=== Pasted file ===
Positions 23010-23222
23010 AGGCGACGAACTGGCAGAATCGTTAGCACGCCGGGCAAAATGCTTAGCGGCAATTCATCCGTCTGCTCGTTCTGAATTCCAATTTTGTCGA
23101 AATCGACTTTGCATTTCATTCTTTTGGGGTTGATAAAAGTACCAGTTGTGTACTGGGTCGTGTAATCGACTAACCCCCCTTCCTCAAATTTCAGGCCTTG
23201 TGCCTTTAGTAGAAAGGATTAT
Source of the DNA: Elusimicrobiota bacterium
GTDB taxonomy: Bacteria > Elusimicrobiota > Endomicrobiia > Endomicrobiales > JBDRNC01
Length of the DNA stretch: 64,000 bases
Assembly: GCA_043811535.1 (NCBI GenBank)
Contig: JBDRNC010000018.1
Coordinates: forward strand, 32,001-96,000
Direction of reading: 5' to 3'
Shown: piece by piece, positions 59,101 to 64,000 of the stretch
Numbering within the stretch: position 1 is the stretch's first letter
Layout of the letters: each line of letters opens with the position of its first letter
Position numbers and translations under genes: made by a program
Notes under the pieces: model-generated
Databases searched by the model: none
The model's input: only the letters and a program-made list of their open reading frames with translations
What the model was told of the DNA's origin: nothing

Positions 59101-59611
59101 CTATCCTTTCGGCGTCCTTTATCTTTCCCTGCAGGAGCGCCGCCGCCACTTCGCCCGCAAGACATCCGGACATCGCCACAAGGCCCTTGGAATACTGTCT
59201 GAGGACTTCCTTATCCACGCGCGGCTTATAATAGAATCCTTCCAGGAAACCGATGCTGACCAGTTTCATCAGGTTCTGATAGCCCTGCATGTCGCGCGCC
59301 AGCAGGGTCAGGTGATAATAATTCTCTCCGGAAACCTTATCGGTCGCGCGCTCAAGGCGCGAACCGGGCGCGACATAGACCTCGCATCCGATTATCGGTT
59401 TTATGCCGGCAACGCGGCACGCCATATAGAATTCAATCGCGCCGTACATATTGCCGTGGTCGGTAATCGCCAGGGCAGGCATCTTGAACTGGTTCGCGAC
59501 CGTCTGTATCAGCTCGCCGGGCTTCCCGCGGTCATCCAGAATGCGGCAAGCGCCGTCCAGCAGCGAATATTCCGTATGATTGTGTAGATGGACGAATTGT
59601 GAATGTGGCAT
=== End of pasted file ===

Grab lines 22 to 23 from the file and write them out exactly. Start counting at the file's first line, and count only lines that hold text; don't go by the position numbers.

59201 GAGGACTTCCTTATCCACGCGCGGCTTATAATAGAATCCTTCCAGGAAACCGATGCTGACCAGTTTCATCAGGTTCTGATAGCCCTGCATGTCGCGCGCC
59301 AGCAGGGTCAGGTGATAATAATTCTCTCCGGAAACCTTATCGGTCGCGCGCTCAAGGCGCGAACCGGGCGCGACATAGACCTCGCATCCGATTATCGGTT